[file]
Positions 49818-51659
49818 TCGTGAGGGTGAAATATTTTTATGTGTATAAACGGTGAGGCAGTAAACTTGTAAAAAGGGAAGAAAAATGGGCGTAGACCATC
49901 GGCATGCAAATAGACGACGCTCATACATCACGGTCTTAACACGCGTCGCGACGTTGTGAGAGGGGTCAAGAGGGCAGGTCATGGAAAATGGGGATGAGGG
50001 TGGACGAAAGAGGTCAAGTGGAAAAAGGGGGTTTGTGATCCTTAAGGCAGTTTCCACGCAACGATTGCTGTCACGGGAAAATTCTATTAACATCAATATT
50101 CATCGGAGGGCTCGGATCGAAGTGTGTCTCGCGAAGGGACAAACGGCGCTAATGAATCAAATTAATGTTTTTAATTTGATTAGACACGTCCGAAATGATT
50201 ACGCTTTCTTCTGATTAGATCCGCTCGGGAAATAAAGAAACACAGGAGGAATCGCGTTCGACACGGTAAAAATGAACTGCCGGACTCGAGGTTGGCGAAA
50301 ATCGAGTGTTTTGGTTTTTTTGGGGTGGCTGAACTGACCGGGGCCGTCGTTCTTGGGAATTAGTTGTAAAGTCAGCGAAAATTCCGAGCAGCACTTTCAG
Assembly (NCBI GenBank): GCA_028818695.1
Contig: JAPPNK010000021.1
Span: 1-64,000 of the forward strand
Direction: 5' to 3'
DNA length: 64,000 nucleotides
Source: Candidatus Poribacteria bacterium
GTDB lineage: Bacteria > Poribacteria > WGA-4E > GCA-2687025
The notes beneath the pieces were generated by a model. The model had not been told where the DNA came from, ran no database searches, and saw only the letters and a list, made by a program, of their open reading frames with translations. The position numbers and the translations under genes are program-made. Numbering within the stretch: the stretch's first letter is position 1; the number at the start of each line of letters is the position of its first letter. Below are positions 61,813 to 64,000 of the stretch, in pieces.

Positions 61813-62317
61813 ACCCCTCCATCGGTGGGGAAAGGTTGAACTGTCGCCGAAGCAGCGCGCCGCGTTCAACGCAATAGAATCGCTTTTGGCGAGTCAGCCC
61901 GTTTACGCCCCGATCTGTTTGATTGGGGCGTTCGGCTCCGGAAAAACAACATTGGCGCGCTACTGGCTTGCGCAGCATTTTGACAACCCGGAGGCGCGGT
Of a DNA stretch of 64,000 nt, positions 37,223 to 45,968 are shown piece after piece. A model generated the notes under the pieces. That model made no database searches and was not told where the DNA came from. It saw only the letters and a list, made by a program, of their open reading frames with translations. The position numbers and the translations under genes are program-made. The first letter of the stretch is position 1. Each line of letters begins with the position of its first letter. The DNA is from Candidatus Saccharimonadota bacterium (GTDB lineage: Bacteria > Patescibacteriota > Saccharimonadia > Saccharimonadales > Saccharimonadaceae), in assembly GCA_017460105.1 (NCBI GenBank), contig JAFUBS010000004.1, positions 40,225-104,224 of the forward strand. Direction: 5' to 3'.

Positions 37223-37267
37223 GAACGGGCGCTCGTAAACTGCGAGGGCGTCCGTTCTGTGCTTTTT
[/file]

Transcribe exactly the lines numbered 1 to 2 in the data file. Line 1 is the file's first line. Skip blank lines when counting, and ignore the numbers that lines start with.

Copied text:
Positions 49818-51659
49818 TCGTGAGGGTGAAATATTTTTATGTGTATAAACGGTGAGGCAGTAAACTTGTAAAAAGGGAAGAAAAATGGGCGTAGACCATC